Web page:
- Children will model your behavior (and the behavior they see on TV and their peers) so watch your own actions and coping mechanisms.
Watch their behavior:
- If possible, maintain your family routines and spend time together. (Yes this means unplugging the television, not being on the computer or cell phone.) Optimize times when you are together (e.g., walking home from soccer practice) to gauge their reactions.
- Some kids aren't comfortable talking about their feelings or are too young to vocalize them. Allow them space to think and process it but leave the door wide open to discuss it.
- If your child seems visibly upset do watch for signs of trauma such as sleep or eating issues, nightmares, being overly worried about school, and focusing on death. If it is prolonged you may want to seek help."
We're wondering: What resources have you found helpful? At school today, did your kids' teachers talk about last Friday's events? Are you comfortable with your school's safety protocol? Do you know what it is?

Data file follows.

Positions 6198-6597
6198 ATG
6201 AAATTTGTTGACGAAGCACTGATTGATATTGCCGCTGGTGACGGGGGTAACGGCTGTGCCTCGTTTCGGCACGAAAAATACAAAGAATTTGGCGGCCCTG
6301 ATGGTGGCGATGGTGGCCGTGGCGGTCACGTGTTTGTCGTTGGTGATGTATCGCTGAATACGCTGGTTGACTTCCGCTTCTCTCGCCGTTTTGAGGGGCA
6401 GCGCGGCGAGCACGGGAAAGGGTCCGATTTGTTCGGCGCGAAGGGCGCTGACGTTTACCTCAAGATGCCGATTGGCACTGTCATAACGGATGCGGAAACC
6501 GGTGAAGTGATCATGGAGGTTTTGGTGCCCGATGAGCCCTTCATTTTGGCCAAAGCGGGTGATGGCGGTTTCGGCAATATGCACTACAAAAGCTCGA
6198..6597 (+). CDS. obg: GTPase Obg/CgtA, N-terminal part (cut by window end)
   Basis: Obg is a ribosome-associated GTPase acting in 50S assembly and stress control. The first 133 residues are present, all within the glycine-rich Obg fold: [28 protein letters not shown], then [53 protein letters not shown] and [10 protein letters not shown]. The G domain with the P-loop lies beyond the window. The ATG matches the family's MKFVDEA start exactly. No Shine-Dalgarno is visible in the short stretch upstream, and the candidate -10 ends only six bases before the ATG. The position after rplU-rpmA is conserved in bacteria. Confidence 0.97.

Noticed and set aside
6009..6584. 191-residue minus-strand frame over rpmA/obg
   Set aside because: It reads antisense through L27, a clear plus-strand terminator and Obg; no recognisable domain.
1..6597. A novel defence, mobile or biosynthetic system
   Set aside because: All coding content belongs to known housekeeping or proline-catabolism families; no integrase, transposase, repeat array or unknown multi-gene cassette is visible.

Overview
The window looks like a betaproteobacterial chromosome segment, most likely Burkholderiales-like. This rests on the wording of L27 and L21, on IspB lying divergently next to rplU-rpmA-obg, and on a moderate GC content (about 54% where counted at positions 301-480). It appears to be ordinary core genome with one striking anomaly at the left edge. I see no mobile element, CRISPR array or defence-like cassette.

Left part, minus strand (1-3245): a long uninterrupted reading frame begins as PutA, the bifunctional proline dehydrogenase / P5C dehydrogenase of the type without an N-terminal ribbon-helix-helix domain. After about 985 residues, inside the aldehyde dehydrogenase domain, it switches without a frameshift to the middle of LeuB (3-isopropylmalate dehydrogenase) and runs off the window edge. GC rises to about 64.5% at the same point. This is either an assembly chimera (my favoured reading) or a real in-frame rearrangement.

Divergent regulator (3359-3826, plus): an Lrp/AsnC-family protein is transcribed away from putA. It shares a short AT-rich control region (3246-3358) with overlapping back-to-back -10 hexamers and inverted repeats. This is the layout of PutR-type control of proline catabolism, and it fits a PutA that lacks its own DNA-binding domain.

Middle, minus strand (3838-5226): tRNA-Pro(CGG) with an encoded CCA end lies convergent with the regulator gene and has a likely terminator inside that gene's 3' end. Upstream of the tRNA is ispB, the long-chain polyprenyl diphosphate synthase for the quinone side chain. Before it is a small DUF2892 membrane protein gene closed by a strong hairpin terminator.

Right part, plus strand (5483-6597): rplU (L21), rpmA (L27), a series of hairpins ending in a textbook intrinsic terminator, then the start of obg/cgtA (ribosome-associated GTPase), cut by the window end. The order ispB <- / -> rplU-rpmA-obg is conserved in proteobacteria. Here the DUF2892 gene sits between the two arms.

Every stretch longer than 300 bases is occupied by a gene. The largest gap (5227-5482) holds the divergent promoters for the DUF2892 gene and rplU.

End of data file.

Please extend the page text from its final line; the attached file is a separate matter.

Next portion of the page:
Please share in comments below.
<!--[if gte mso 9]> Normal/w:View 0/w:Zoom false/w:SaveIfXMLInvalid false/w:IgnoreMixedContent false/w:AlwaysShowPlaceholderText EN-US/w:LidThemeOther X-NONE/w:LidThemeAsian X-NONE/w:LidThemeComplexScript /w:Compatibility MicrosoftInternetExplorer4/w:BrowserLevel /m:mathPr/w:WordDocument<![endif]-->The National Association of School Psychologists -- Talking to Children About Violence: Tips for Parents and Teachers
American Psychological Association - Helping Your Children Manage Distress in the Aftermath of a Shooting
American Academy of Pediatrics - Resources to Help Parents, Children and Others Cope in the Aftermath of School Shootings
The National Association of School Psychologists -- A National Tragedy: Helping Children Cope
American Academy of Child & Adolescent Psychiatry - Children and Grief
Massachusetts General Hospital for Children - Talking To Children About A Shooting
Child Mind Institute - Caring For Kids After A School Shooting